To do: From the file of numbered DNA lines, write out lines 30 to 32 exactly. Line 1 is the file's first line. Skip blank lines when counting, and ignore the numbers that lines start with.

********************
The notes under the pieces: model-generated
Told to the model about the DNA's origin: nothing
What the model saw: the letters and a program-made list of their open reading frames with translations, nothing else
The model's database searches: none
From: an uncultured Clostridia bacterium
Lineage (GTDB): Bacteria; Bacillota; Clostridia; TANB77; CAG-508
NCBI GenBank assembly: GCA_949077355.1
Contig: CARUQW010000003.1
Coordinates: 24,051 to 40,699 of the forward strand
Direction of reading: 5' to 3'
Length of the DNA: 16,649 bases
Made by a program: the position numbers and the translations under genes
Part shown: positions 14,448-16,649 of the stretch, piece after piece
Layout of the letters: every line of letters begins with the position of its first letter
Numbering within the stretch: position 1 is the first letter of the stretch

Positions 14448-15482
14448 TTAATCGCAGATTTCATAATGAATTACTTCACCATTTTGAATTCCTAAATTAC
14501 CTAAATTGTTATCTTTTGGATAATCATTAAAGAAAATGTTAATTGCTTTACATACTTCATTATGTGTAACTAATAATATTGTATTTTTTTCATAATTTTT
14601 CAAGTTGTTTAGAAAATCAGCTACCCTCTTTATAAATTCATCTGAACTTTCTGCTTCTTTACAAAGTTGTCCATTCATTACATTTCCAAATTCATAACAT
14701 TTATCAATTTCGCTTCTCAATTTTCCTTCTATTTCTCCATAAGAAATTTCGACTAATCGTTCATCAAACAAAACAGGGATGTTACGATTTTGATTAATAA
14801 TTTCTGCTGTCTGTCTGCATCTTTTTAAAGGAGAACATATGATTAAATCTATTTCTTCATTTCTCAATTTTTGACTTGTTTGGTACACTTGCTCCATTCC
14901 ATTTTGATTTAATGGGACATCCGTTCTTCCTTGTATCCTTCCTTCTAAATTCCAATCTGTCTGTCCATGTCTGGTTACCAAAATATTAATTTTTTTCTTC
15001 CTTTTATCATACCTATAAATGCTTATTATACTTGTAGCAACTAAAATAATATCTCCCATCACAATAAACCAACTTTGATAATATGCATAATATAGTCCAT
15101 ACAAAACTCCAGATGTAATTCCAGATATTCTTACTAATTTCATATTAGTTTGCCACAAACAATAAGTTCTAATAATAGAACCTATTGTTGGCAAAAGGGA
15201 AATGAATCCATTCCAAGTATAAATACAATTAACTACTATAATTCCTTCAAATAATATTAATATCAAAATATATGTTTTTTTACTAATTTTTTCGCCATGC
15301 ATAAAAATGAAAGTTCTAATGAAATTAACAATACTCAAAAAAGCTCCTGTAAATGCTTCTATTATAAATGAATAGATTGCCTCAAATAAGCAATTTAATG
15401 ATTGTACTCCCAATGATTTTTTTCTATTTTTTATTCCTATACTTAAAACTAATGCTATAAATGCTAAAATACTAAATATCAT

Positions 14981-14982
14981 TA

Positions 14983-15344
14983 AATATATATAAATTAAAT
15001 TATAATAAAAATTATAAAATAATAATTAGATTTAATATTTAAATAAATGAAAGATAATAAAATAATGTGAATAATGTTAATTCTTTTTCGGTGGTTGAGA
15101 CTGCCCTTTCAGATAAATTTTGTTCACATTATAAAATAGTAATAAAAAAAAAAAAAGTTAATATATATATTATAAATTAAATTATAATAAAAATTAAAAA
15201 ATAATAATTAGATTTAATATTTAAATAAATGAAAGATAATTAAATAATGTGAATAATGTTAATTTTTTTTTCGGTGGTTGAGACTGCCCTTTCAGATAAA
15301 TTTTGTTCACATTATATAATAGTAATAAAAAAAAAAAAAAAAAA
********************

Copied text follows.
Positions 14983-15344
14983 AATATATATAAATTAAAT
15001 TATAATAAAAATTATAAAATAATAATTAGATTTAATATTTAAATAAATGAAAGATAATAAAATAATGTGAATAATGTTAATTCTTTTTCGGTGGTTGAGA